FIELD OF INVENTION
- BACKGROUND OF THE INVENTION
The present invention relates to a match and route system, and in particular to a match and route system that matches a seeker having an inquiry to an expert having individualized knowledge of the seeker's inquiry.
An enterprise having a multitude of personnel has a vast asset of information available, but yet is often faced with difficulties in matching a seeker needing assistance with an inquiry to an expert within the enterprise. Match and route systems have been developed which are capable of connecting a seeker requesting information to an expert. The seeker's inquires are criteria organized into categories of information and are helpful in matching a seeker's request for assistance with the skills of a pool of qualified experts. The result is a live collaboration session between the seeker and a selected expert.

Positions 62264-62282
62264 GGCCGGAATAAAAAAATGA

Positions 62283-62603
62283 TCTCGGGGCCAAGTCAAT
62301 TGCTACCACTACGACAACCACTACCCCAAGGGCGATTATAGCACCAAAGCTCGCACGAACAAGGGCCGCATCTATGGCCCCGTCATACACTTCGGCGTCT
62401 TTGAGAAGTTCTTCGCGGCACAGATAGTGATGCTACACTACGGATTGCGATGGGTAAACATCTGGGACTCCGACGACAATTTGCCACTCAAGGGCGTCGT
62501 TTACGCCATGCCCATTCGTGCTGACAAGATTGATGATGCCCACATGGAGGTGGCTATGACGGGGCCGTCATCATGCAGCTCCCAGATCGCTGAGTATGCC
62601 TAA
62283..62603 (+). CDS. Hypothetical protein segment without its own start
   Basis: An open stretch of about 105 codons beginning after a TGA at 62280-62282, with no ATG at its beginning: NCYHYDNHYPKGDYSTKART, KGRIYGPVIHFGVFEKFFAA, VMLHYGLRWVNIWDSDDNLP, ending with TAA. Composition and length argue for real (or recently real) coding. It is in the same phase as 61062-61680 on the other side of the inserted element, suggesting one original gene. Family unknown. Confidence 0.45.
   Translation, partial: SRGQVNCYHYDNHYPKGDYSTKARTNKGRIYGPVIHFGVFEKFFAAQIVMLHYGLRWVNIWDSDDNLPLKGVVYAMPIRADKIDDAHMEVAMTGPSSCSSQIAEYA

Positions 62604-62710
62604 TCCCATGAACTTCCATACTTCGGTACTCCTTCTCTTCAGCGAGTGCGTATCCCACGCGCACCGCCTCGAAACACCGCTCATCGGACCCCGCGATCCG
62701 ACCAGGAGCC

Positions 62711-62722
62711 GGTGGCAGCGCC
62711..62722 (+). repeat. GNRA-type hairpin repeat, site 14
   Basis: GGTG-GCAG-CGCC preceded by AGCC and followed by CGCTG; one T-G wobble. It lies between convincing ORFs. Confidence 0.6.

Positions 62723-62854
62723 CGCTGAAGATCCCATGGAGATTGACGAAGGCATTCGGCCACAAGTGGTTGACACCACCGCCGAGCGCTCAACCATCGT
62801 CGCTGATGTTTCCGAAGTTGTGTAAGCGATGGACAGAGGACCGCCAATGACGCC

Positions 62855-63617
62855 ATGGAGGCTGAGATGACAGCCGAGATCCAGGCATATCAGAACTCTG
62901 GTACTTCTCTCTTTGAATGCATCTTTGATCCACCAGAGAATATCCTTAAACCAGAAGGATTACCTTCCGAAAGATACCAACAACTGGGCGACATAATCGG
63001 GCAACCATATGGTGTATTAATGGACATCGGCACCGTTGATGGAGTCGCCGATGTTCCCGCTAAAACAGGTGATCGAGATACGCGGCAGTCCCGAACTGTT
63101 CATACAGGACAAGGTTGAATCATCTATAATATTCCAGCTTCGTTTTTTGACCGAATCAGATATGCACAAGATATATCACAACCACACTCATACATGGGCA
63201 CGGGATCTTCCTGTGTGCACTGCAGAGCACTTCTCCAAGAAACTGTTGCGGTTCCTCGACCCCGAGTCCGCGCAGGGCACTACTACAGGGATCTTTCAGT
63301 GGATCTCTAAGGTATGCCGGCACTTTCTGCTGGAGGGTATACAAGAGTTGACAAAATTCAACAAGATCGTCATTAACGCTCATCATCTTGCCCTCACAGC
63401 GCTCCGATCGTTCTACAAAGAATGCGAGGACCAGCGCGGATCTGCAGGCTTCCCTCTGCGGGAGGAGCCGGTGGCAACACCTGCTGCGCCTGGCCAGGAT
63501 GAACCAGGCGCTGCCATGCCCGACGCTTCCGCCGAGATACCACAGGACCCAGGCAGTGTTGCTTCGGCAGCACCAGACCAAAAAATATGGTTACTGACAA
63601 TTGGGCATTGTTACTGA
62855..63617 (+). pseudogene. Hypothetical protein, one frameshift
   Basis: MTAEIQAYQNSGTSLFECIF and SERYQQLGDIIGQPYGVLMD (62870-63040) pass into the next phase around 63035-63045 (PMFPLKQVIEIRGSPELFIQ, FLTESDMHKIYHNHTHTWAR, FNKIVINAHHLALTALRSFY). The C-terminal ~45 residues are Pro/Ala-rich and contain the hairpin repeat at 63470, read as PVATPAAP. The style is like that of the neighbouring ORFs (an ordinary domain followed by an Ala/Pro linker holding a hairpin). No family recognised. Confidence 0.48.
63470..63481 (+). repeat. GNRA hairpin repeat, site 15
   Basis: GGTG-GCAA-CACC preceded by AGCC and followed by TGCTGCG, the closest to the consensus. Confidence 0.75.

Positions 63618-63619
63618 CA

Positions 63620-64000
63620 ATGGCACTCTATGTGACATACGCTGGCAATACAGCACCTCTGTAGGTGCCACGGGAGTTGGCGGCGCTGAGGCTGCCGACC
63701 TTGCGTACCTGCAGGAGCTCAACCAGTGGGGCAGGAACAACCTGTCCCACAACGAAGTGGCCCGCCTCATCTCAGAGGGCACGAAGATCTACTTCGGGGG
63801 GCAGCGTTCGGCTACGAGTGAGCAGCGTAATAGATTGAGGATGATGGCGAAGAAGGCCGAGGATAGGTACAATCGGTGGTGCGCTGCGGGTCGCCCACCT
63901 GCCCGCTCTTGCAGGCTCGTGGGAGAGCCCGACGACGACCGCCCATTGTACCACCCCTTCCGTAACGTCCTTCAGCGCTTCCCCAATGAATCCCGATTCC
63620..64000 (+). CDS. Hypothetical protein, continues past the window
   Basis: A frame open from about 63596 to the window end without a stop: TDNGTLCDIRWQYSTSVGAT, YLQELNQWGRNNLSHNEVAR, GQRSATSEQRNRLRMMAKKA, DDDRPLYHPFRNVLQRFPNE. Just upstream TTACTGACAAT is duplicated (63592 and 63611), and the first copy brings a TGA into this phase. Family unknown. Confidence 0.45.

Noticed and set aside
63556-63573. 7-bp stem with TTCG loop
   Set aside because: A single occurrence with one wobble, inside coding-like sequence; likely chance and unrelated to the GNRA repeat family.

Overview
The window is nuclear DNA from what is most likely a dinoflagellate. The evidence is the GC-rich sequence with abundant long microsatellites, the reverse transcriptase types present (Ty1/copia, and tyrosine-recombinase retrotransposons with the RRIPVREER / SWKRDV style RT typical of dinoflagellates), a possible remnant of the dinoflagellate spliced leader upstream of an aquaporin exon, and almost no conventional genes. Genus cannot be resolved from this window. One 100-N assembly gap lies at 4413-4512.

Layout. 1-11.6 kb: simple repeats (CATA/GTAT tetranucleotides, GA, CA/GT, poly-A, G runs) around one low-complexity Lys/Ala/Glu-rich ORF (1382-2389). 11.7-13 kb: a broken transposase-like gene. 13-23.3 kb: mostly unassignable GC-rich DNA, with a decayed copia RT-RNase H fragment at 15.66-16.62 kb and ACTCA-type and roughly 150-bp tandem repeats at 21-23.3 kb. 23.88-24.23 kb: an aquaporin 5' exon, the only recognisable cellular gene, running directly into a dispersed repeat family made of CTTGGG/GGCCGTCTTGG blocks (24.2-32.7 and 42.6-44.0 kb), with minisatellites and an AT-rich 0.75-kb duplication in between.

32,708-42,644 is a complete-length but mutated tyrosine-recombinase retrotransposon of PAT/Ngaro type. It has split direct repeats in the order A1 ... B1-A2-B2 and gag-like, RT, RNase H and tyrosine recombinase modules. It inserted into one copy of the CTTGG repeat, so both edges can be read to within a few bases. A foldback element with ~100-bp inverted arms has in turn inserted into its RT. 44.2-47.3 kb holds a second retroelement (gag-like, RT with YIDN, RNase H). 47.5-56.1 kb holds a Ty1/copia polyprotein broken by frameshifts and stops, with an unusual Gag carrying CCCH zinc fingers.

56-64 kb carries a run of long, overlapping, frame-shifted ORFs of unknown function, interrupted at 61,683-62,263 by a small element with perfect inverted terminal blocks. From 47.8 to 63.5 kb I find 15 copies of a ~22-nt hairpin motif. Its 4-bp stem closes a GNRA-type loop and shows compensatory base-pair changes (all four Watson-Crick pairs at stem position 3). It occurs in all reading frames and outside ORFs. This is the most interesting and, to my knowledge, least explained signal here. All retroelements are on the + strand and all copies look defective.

The systems prior to the present invention utilize a technique that matches inquires to skill sets identifying experts by utilizing a fixed identifier, which is dedicated to the associated inquiry and skill set. The data records needed for such systems for even a moderate sized enterprise are labor intensive to create and populate. Extensive effort is expended in “hardwiring” the connections between the categories of organized criteria and the skills of the qualified expert. Any change in the criteria organization requires an equally extensive and labor intensive effort.